U.S. Oil Export Shift Prompts Fresh Look at Shipments

The U.S. could allow about 750,000 barrels a day of light crude oil to be exported, based on a new government stance defining what qualifies for overseas shipments.Producers, refiners and pipeline companies are questioning exactly how much the Obama administration has relaxed its position on crude exports after the Commerce Department said June 24 it had categorized some lightly processed oil as exportable. The U.S. has prohibited most crude exports for four decades.About 750,000 barrels a day of oil produced from U.S. shale plays is an ultra-light variety known as condensate, said Michael Wojciechowski, head of Americas downstream research for Wood Mackenzie Ltd. More than 70 percent of U.S. condensate comes from the Eagle Ford shale formation in Texas, where the majority of it goes through a heating process to burn off certain gases, Amrita Sen, chief oil economist for Energy Aspects Ltd. in London, said by phone.The Commerce Department gave permission for condensates to be exported after going through the process, known as stabilizing, because then it can be considered a refined product. Though most raw crude oil exports are banned, refined products can be shipped abroad without limits.Stabilizers at oil fields along the U.S. Gulf Coast may have a combined capacity of more than 200,000 barrels a day, according to Eric Lee, a commodities strategist for Citi Research.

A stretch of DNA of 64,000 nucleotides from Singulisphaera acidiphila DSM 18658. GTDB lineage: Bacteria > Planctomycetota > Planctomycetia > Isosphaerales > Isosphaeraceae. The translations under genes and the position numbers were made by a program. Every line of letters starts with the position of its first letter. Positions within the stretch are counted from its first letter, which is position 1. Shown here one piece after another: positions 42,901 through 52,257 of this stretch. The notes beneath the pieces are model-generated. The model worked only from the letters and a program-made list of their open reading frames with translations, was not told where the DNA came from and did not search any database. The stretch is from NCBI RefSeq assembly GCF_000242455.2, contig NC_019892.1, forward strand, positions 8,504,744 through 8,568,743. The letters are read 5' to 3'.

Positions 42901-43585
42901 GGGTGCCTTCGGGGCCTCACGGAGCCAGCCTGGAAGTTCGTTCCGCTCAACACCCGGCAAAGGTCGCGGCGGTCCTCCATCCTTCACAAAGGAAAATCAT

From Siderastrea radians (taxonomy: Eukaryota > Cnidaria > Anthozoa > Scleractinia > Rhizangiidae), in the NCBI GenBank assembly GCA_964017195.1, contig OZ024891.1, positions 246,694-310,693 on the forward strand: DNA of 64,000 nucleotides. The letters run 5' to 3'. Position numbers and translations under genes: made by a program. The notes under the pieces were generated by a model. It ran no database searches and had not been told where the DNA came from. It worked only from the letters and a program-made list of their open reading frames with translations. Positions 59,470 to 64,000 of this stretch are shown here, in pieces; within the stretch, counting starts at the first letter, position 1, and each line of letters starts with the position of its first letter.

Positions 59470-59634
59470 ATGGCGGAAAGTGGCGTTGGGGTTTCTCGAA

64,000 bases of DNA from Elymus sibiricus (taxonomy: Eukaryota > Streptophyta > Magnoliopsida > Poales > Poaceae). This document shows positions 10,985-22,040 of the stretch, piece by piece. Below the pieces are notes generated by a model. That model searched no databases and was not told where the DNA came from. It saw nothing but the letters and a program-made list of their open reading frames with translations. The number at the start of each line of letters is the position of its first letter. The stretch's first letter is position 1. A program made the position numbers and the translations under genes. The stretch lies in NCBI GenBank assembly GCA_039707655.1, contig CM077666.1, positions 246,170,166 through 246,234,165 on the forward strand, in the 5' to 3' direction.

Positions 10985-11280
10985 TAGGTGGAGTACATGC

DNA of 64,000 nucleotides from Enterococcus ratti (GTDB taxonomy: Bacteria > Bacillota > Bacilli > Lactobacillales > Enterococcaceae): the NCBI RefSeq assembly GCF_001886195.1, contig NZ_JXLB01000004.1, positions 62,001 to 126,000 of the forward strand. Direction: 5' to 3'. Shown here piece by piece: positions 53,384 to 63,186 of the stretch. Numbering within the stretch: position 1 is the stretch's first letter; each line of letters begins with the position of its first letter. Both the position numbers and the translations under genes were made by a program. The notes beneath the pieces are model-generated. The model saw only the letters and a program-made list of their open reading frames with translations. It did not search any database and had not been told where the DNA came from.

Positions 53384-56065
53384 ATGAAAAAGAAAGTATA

via U.S. Oil Export Shift Prompts Fresh Look at Shipments – Bloomberg.

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